We often joke that wives are better at remembering things than are husbands. Men are portrayed as forgetting anniversaries and birthdays, and sometimes their kids’ names and ages. The stereotypical women remember things from long ago, especially unwise words from the husband, as well as romantic events the husband has forgotten.
Recent scientific research indicates that this characterization may not be far from the truth. Against expectations, dementia rates seem to be declining as baby boomers creep into the dementia-prone age bracket. Despite the prevalence of brain-health risk factors, such as high blood pressure and diabetes, the rates have been decreasing over the past decade or so.
It seems that an increase in education is a contributing factor to the decline. The decrease occurred in both men and women. Interestingly, “in men, the memory gains associated with each year of education were two times larger than the losses experienced during each year of aging. However, in women, the gains were five times larger” (“Education Doubles Memory Gains in Men, Quintuples in Women,” Alzheimer’s & Dementia Weekly). A comparison shows that an 80-year-old woman with a bachelor’s degree has the same memory abilities as a 60-year-old woman with a high school education. In other words, four extra years of education make up for the memory loss from 20 years of aging. Learning new information at a later age is easier when related to information that is already “in storage,” as it were.
Another conclusion is that girls have better memory skills than boys, so early education may particularly benefit women. They seem to be able to better remember details like where they put their keys, the names of the new neighbors, and personal details that men forget.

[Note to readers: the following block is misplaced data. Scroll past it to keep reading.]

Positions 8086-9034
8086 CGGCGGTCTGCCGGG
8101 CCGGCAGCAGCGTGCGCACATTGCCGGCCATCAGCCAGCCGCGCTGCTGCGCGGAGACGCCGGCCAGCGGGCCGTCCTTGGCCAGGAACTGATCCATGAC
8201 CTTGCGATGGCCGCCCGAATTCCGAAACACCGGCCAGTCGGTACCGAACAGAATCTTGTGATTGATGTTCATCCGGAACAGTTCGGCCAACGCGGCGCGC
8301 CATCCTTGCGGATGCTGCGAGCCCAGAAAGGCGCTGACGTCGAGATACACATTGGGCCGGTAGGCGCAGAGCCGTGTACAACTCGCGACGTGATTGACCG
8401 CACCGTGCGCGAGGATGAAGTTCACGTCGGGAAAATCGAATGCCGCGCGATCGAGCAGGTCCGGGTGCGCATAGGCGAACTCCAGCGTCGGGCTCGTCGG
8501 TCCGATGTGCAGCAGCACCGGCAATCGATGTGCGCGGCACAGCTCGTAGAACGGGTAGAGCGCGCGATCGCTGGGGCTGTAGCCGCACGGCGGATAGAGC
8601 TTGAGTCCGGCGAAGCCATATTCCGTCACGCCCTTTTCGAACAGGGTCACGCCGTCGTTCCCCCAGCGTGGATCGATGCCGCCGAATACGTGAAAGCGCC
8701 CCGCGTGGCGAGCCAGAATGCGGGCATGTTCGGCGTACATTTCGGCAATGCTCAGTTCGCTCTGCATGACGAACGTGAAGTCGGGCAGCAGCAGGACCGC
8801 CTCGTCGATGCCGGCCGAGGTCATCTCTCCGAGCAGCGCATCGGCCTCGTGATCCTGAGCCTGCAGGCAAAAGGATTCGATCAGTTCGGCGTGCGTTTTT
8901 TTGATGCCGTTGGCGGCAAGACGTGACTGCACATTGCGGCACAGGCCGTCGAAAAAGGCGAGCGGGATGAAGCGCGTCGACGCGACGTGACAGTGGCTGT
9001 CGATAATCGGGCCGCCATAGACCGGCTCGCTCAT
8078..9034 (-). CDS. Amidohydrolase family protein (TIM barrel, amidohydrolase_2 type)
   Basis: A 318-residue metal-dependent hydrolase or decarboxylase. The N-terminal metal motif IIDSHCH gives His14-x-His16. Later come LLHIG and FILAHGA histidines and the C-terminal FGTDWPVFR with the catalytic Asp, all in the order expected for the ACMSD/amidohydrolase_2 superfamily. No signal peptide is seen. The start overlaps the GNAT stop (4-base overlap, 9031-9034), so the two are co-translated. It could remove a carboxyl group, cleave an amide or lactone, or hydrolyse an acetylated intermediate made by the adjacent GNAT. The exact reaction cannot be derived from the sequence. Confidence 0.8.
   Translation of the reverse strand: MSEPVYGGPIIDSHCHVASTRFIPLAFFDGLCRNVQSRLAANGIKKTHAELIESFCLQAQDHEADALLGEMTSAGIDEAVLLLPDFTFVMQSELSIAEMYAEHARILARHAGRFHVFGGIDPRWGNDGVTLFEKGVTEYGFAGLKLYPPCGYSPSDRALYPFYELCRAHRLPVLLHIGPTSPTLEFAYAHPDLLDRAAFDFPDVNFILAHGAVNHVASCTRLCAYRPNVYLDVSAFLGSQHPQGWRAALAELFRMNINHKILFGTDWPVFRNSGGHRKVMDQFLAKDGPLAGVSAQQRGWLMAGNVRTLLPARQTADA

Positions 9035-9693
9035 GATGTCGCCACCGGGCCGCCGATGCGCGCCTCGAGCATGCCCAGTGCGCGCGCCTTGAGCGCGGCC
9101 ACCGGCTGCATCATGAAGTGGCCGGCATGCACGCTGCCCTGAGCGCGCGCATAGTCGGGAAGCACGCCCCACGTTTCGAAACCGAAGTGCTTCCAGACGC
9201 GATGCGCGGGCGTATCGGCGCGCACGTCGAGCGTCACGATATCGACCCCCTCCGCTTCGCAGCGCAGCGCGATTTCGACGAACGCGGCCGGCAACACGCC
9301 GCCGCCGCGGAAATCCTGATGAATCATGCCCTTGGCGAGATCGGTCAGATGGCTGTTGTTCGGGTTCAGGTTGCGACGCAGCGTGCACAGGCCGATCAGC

Learning helps the brain develop new synapses, those information highways between brain cells that transfer data. Another possibility for the relationship between learning and brain health is that more educated people tend to live healthier lifestyles; they are more aware of what they eat, how they exercise, and what habits to avoid.
More conclusive studies need to be done, and other factors may influence the onset — and prevention — of dementia, but exercising the brain through education certainly won’t hurt. You may forget your times tables and your word declensions, but you’ll remember where you put your keys!
South Mountain Memory Care focuses on high-quality, personalized care. The brand new building is a stand-alone memory care community, meaning that the entire building, staff, and programs are designed to serve residents with cognitive issues. To ensure person-centered care and attention, we have accommodations for up to 28 residents. The building is divided into two neighborhoods (wings), each offering 10 private suites and 2 semi-private suites. South Mountain Memory Care is located in the Allentown suburb of Emmaus, Pennsylvania, and it is easily accessible from the Lehigh Valley, New Jersey, and Philadelphia. For more information, go to southmountainmemorycare.com/.